Online Program

Epidemiology of family meals in Ohio: Comparing families with children to adult-only families

Monday, November 4, 2013

Rachel Tumin, MS, College of Public Health, The Ohio State University, Columbus, OH
Sarah Anderson, PhD, Division of Epidemiology, The Ohio State University College of Public Health, Columbus, OH
Introduction: Family meals are an important family practice associated with positive health outcomes for children and adults. Prior research has focused on families with children, but an increasing proportion of families include only adults (e.g. couples without children or parents with grown children). Understanding whether adult-only families eat meals together with the same prevalence as families with children can inform public health recommendations.

Methods: The 2012 Ohio Medicaid Assessment Survey, a dual-frame random-digit-dial telephone survey, collects health and demographic data on Ohio's noninstitutionalized population. Trained interviewers surveyed 22,929 adults age 19 and older, including 8,589 from adult-only families and 6,260 from families with children. Respondents reported the number of days in the past week when they ate a meal with their family at home. These data support weighted, population-level estimates of family meal frequency for both family types overall and in subsamples defined by respondent age or race/ethnicity.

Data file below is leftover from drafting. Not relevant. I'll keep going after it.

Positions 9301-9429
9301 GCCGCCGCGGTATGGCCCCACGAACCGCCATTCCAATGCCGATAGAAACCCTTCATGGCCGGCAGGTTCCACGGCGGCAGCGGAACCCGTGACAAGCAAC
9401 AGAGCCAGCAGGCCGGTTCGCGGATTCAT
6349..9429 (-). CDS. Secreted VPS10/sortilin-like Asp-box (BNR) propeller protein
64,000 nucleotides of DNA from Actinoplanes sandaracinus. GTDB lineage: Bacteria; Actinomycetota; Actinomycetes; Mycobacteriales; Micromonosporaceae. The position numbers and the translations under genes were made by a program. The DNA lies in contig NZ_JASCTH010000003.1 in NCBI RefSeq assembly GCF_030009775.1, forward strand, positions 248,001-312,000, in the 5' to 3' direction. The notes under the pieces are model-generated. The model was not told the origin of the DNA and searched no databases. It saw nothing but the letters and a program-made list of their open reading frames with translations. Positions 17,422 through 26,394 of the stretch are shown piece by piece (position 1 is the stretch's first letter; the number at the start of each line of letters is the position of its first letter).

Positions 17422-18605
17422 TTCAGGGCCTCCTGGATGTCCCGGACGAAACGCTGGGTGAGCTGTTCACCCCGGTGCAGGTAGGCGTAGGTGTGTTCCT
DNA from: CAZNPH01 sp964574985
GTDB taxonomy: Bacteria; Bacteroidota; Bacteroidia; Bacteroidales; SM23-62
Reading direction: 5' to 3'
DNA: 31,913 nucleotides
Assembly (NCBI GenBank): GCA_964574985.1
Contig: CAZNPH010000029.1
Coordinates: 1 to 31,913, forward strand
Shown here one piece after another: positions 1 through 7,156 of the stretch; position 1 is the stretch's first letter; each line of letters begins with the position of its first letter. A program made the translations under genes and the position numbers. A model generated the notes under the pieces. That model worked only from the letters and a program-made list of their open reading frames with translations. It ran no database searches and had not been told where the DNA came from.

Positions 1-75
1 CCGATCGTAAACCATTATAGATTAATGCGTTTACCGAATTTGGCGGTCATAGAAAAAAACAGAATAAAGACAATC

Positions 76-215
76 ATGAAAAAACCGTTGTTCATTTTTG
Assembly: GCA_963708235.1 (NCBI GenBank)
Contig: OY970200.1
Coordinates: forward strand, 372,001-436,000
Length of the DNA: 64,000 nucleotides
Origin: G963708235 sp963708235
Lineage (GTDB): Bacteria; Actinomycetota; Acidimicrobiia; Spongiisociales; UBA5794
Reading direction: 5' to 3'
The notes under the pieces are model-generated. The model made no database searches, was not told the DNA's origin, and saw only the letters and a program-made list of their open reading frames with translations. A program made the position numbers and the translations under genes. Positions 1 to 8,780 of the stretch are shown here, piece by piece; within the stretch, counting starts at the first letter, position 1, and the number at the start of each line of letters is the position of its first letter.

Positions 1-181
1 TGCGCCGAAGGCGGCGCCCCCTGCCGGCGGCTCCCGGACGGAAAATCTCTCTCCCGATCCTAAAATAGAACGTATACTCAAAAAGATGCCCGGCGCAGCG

Results: Ohio's adult-only families eat meals together at home more often than do families with children: 51.2% (CI 49.8, 52.6) of adult-only families, compared to 47.5% (CI 45.9, 49.0) of families with children, ate a family meal 6-7 days in the past week. The subsample analysis provided evidence of effect modification by respondent age and race/ethnicity.

Discussion: Adult-only families in Ohio eat meals together regularly, supporting the inclusion of adult-only families when evaluating family meal practices. Future research should examine why family meal frequency varies by family member characteristics and if adult-only families experience different associations between family meal frequency and health.

Learning Areas:


Learning Objectives:
Compare the frequency of family meals among adult-only families to the frequency among families with children.

Keyword(s): Food and Nutrition

Presenting author's disclosure statement:

Qualified on the content I am responsible for because: I completed all of the data analysis for the project and have professional and academic experience analyzing complex health survey data. My PhD dissertation focuses on family meals and I am therefore familiar with this area of research.
Any relevant financial relationships? No

I agree to comply with the American Public Health Association Conflict of Interest and Commercial Support Guidelines, and to disclose to the participants any off-label or experimental uses of a commercial product or service discussed in my presentation.